Business & Economy

Auditor targets DCF’s response to benefits fraud

A new report from the state auditor casts a spotlight on how fraud is addressed in some of the state’s key benefits programs.

The latest report from Auditor Doug Hoffer’s office zeroes in on four programs managed by the Economic Services Division of the Department for Children and Families.

Doug Hoffer
State Auditor Doug Hoffer. File photo by Roger Crowley/VTDigger

Though the division does have a process for investigating benefits fraud, the report finds that over a span of more than three years, overpayments were found in only two of the four programs.

The report also raises concerns over the effectiveness of the department’s efforts to recoup payment from benefits recipients who commit fraud.

Through the period spanning Jan. 1, 2013, to April 21, 2016, the unit found 1,036 cases where benefits were overpaid through fraud or error, worth a total of $1.8 million.

All of those claims were in two programs: 3SquaresVT, which is the state’s branch of the federal supplemental nutrition program formerly known as food stamps, and Reach Up, a cash benefit program for families with children.

There were no overpaid claims found in the seasonal fuel assistance program, which helps families pay for heating their homes, or in general assistance, a program that helps individuals and families pay for a variety of expenses.

The state’s current technology system is incapable of tracking the heating fuel program, according to the report. DCF staff told auditors the risk of fraud in the general assistance program is minimal because eligibility is reviewed frequently.

According to the audit, even if an investigator found that someone had provided incorrect eligibility information for benefits through 3SquaresVT or Reach Up, they did not check to see if seasonal fuel or general assistance benefits had been paid out based upon the same incorrect eligibility information.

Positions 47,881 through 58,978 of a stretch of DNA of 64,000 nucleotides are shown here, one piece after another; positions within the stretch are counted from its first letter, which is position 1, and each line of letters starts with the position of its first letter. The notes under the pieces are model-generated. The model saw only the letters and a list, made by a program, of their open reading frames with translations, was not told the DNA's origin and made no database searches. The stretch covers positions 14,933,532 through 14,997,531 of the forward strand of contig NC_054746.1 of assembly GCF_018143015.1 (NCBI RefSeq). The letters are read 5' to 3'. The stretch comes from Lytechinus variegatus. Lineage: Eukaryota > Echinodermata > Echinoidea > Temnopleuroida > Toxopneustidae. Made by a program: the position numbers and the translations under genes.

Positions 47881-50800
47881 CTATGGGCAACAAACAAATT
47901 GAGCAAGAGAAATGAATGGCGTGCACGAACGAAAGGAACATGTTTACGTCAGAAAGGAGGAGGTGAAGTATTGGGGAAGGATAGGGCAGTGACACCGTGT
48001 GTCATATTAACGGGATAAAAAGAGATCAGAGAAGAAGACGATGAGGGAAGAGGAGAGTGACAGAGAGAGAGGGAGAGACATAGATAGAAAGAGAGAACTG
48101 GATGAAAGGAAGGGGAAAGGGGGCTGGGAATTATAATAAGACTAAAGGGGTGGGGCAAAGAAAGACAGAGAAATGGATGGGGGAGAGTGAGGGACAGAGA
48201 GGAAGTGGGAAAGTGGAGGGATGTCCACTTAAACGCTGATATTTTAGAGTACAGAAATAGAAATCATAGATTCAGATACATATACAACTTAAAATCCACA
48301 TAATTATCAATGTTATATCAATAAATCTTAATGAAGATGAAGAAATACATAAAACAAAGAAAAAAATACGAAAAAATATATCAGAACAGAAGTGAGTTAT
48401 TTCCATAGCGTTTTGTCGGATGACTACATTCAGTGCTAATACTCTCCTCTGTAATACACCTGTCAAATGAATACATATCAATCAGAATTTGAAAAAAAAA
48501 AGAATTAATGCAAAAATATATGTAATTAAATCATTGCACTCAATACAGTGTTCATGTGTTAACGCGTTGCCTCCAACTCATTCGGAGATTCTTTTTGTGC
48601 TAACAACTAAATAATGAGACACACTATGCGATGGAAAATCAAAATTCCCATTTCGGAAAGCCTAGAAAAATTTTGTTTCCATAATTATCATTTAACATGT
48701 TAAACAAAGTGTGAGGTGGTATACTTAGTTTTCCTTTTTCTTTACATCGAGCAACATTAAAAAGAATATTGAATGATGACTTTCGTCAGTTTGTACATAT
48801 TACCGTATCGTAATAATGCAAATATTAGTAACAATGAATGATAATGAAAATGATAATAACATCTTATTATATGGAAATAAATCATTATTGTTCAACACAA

When someone was found to have defrauded 3SquaresVT, that recipient was disqualified from receiving further benefits from that program, but that was not true of the other three programs.

The report also said the division fell short when it came to collecting money owed by clients who had provided false eligibility information. Repayment agreements expected people to repay the money they owed over a period of one to 75 years — which the report said was “an unrealistic period of time to expect the debt to be fully paid.”

The department didn’t send out regular bills after people defaulted on their debt, nor did it use the Tax Department to help collect the debts, the audit found.

Sean Brown, Hal Cohen
Sean Brown, right, is deputy commissioner of the Department for Children and Families. With him is Hal Cohen, secretary of the Agency of Human Services. File photo by Erin Mansfield/VTDigger

The report made 13 recommendations, including suggestions to improve the system for tracking allegations and to change rules so people who lied about their eligibility can face sanctions.

DCF responded in a letter that the department had begun undertaking some of the recommendations in the audit, including making more prominent the hotline where members of the public can report fraud.

However, some of the recommendations relating to technology are a challenge. The current IT system is outdated, and DCF anticipates moving to a newer system that will serve much of the Agency of Human Services within a couple of years, according to DCF Deputy Commissioner Sean Brown, who heads the Economic Services Division.

Brown said that in many cases of fraud, there are children in the family who could be at risk if benefits are docked.

“Those children are still from a low-income and vulnerable family, and they still have a need,” Brown said.

The department needs to find a way to use “whatever remedies are available to us to make sure the health and safety of children is taken care of,” he said.

Hoffer was sympathetic to DCF’s concern about ensuring that people who need services can access them. However, he said there is a need for the system to deter fraud.

“Clearly you don’t want the children in this circumstance to be unnecessarily harmed,” Hoffer said. “But if you don’t have a disincentive to defraud the state, then why wouldn’t they defraud the state?”

Brown also emphasized that the number of fraudulent payments identified and investigated during the period of the audit is a small fraction in the scope of the Economic Services Division’s work.